There was a time when I didn’t care much about prewar cars. That time was most of my life. I’m not sure why the past few years have brought an appreciation for these cars’ design, but I’m glad for it. It’s opened a whole new-to-me era of cars to explore. And as I’ve explored, I’ve come to really enjoy the GM cars from just before the big war. I think they’re especially good looking and well proportioned. And I think Buick looked the best of these prewar GMs. So it was a great day when I came upon this for-sale Buick Special by the roadside.
My teenage sons and I were on our way home after a couple days away hiking in beautiful and hilly Brown County, Indiana. The boys are used to me pulling over to photograph old cars by now and even sometimes point one out that I might not have seen. I’m raising them up right! Anyway, this Buick came into view as the narrow highway curved into tiny Bean Blossom, famous for being the home of bluegrass legend Bill Monroe.
It’s not in Concours condition, given those gray, painted bumpers and some missing trim bits. But it looks like it’s got good bones. The body is straight and unblemished.
If you’re like I was until recently and can’t tell one 1930s car from another, let’s look for a minute at how Buick styling evolved through the 30s. Notice this 1934 Buick’s upright windshield and cabin that narrows sharply up front, for shoulder-to-shoulder, nose-to-windshield driving.
In 1936, GM introduced the first B and C platforms, which are held in some veneration here at Curbside Classic (reluctantly, for some of us). This resto-modded 1937 Special rides on it and shows how the styling was being modernized. The windshield has a rake. The cabin is wider up front, by about five inches. The fenders have pontooned and the grille is a little less prow-like.
That modernization continued right until war broke out. By 1940, the headlights were integrated into the fenders and the grille had moved down and across.
In 1941, those headlights migrated out to the front corners. This photo is of a C-bodied Super with a more formal roof, but the Special’s snout was much the same. In 1942, the front fenderline would finally flow back through the doors to the rear fenders, creating what arguably can be called a modern design. While still bulbous compared to what would come, the styling was more linked to the future than to the past, and defined Buick styling themes that carried into the 1950s.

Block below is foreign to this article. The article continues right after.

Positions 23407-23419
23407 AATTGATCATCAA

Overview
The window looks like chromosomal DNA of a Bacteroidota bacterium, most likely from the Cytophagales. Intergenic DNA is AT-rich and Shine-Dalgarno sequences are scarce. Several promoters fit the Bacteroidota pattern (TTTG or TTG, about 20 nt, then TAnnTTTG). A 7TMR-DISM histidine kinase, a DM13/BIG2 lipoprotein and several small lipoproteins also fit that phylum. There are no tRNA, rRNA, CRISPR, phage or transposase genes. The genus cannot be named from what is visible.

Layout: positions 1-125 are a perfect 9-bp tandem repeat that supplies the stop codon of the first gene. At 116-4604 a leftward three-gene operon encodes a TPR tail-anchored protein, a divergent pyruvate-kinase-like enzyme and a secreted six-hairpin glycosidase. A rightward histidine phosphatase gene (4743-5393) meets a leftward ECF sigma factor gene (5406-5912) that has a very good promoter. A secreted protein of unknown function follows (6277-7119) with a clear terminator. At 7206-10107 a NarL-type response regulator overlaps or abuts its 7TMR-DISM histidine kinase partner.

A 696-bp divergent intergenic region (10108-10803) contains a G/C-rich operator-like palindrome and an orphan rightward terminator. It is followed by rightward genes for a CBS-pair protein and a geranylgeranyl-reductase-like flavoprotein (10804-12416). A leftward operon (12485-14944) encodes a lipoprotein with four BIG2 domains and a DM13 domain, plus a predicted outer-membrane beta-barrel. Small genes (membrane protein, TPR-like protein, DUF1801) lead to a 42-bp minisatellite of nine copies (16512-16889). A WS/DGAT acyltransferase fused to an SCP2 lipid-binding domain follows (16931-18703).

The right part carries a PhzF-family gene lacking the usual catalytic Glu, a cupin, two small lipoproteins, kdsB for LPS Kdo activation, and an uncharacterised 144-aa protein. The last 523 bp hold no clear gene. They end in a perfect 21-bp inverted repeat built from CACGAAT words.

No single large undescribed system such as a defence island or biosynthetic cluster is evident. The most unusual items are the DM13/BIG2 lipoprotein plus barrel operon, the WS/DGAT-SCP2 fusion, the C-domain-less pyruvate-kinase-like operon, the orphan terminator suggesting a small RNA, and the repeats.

Here’s a photo of the ’41 Super coupe, just because the coupe is so delightful. Yes, this is a gratuitous car shot.
But back to the car at hand. It saved Buick, whose sales volume had cratered in the Great Depression’s early years and was at risk of being shut down. GM installed wunderkind Harlow Curtice into the division president’s seat and charged him with turning Buick around. He immediately ordered that an entry-level Buick be built. It was first known as the Series 40, but was soon renamed the Special. It led Buick’s resurgence, and by 1941 Buick sat in fourth place behind “the low-priced three.”
On its introduction, the Series 40/Special rode on a shorter wheelbase than the upmarket Buicks. In 1940, that wheelbase spanned 123 inches, which is hardly short. But like all Buicks, the Special packed one of Buick’s straight eights. In 1940, that would have been a 100-horsepower, 248-cube version. Buick was justifiably proud of its eights. They earned a reputation for durability and low-end torque, which probably made Buicks fairly rewarding to drive.
Here’s what that badge looks like when all the parts are present.
This Special’s interior is in lovely condition, with gleaming faux-wood trim (nicely-done wood-grained painted steel).
Out back, there’s a bustleback trunk. This design element’s years were numbered.
Normally when I find a Curbside Classic close to home I shoot the same five shots and run. I’m always pressed for time, and I prefer to be left unaccosted by passersby and owners. But I was under no time pressure this day, and I was inclined to linger. I actually hoped someone would appear with knowledge about this car so I could hear some of its story. Alas, nary a soul stirred in Bean Blossom on this overcast summer day. That this car survived this long will have to be story enough.